By Dr. Jane Barratt, Secretary General, International Federation on Ageing
The stories of age discrimination and ageism are not in short supply. In fact, we read about incidents in the news every day. Even more worrisome are the number of Canadians who experience unfair discriminatory practices and mention them, sadly, only in passing as if this is the norm. Misconceived perceptions perpetuate behaviour and as a society we reinforce them subconsciously.
In Canada, 6-in-10 seniors 66 years of age and older report they have been treated unfairly or differently because of their age. One-third of Canadians admit to ageist behaviour, and 71 per cent agree older people are less valued in our society than younger generations. These findings should be viewed as both shocking and unacceptable, underscoring the urgent need to combat ageism and the prejudicial narratives that accompany it, through continued advocacy and education initiatives.
The International Federation on Ageing (IFA), together with organizations across disciplines and sectors around the world, has one goal – to protect and respect the rights of older people. Whether working to inform standards of care, advocating for equal employment standards for older adults or creating initiatives to stop elder abuse, an interdisciplinary approach is necessary to promote the health and well-being of older people.
We must ask ourselves, why, in comparison to other major social movements to combat racism and sexism, has it been so difficult to globally mobilize individuals and institutions in combating ageism? What does society need to do to position ageism as an issue that demands attention and will affect all? Why does complacency reign supreme?
Statistics Canada highlights a major milestone in 2017, as it was the first year where seniors outnumbered children. According to population projection scenarios, seniors are expected to comprise approximately 23 to 25 per cent of the Canadian population by 2036, and approximately 24 to 28 per cent in 2061.
This dramatic demographic shift which corresponds with an increased visibility of age discrimination and stereotyping of older people calls for urgent strategies to create environments that enable healthy and productive ageing. The IFA aligns with other NGOs and the World Health Organization who believe ‘healthy ageing’ creates environments and opportunities that facilitate individuality and an ability to focus on what is meaningful to them, for life. This is a human right and yet it is often at-risk of subjugation.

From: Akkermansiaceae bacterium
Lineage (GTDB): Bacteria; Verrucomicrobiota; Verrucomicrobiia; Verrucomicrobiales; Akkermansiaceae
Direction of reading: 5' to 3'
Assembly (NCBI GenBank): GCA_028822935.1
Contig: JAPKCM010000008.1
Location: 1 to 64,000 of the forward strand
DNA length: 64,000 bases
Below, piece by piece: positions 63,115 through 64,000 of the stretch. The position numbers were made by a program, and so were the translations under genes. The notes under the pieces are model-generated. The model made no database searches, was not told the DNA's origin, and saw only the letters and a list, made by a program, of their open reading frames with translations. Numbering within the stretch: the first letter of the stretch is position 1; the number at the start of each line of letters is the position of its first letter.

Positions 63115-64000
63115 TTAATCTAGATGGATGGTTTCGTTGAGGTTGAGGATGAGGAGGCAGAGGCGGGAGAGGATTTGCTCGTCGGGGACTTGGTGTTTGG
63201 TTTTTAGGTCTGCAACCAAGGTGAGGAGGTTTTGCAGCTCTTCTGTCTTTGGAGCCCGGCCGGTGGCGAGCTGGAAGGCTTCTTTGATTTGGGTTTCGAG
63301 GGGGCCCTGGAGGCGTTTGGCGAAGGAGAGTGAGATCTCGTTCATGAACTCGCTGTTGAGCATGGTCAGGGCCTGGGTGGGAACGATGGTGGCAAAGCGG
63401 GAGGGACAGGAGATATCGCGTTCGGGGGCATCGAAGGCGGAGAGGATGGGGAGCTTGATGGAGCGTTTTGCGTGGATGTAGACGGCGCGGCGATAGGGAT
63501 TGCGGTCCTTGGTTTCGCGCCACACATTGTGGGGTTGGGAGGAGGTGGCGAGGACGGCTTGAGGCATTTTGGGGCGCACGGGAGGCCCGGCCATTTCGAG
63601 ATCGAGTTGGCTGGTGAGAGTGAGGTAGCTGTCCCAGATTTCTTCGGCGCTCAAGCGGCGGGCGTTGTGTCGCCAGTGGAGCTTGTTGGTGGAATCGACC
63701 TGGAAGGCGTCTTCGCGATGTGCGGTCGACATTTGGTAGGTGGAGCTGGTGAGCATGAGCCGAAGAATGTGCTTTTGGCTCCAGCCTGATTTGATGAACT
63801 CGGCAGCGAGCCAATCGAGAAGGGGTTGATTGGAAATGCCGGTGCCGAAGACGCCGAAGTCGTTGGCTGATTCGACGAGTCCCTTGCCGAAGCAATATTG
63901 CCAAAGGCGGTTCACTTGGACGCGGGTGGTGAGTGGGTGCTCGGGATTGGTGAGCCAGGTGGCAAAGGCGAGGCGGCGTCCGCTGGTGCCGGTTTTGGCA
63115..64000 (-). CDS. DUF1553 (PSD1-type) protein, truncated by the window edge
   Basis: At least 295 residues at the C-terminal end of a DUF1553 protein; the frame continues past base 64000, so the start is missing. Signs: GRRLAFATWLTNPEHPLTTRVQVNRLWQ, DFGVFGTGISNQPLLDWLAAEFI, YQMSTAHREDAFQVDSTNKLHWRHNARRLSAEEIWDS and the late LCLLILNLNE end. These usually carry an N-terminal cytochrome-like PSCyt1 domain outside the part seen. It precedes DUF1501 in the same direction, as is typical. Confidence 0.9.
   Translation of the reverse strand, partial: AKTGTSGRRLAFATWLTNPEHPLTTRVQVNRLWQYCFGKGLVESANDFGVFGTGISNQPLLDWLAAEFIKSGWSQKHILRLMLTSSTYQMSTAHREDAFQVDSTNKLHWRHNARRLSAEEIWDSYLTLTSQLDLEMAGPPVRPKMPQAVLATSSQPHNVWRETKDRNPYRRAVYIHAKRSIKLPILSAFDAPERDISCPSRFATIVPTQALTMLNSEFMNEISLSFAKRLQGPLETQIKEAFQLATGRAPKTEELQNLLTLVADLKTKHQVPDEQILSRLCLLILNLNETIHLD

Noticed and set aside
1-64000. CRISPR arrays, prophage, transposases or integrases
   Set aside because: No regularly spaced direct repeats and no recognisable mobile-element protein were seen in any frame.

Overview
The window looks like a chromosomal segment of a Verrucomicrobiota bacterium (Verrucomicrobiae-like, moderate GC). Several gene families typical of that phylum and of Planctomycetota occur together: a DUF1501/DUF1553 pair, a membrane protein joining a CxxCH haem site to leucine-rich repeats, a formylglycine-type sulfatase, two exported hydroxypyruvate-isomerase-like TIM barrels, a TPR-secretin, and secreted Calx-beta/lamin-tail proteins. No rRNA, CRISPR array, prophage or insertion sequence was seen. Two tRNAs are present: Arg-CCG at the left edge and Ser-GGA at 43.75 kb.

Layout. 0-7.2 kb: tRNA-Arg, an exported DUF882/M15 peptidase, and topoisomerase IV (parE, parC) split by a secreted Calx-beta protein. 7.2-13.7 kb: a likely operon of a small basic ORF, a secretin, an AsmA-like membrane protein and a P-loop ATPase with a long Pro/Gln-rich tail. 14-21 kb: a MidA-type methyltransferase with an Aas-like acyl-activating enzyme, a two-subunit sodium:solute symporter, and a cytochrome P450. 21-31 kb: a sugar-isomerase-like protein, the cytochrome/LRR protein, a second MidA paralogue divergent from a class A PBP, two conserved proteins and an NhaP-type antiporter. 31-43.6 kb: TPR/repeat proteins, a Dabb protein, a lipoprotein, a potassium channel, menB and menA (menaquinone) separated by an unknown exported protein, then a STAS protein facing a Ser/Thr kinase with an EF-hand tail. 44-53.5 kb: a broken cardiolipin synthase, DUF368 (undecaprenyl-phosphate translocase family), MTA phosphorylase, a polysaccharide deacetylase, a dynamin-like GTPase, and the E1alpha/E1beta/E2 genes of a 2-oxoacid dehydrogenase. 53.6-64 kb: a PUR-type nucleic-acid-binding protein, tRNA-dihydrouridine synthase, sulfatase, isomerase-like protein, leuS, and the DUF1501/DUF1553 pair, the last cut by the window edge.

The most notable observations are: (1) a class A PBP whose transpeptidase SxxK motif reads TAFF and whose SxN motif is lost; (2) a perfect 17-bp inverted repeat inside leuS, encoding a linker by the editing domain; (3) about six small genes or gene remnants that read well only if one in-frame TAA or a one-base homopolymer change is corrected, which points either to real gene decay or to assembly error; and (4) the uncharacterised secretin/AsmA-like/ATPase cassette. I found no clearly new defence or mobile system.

The portrayal of Canada as a nation with immense respect for its older people could translate into, for example, significant social capital, an army of volunteers, extended working life and a healthy ageing population. On the other hand, depending upon societal investment towards the wellbeing of older people, it could equally be represented by an increased burden of care, discriminatory practices and an increased prevalence of elder abuse.
In August, the IFA will host more than 1,200 delegates from more than 75 countries for the 14th Global Conference on Ageing in Toronto. This three-day conference is a global conversation across four major themes, one being combating ageism, and 26 subthemes intended to drive discussion and ideas, and to facilitate strategy development addressing inequalities faced by older people.
Despite the fact that most older people enjoy autonomy into their later years, prejudicial narratives continue to dominate and insinuate that chronic conditions such as diabetes, cardiovascular disease, cancer, a lower immunity to infections and changing vision will greatly impede the majority of older people. Continued conversations about maintaining and improving ‘functional ability’ ensure that individuals are encouraged to maximize their own productivity and contribution to family and society – this is critical given the shift in Canadian population demographics.
One such example where out-of-date and unfounded misconceptions drive complacency to the point of preventable loss is in the field of vision health. Despite the ageist narratives, declining vision is not a natural part of the ageing process. There are many points of prevention such as equal access to screening to detect vision loss early on and access to safe and approved treatments that are proven to stop vision loss and, in some cases, reverse damage. Vision is directly linked to a person’s ability to contribute in society and by addressing the fundamental human right, we can drive outcomes that ensure and enable progress, while also combating ageism.
This global conference is about looking forward to a ‘Decade of Healthy Ageing’ where older people around the world have access to screening, safe and appropriate treatment options and are viewed as valued contributors to society. Discussions on ageism will be complemented by a series of conversations led by the world’s premier experts.
For details on the IFA or the upcoming 14th Global Conference, visit www.ifa-fiv.org.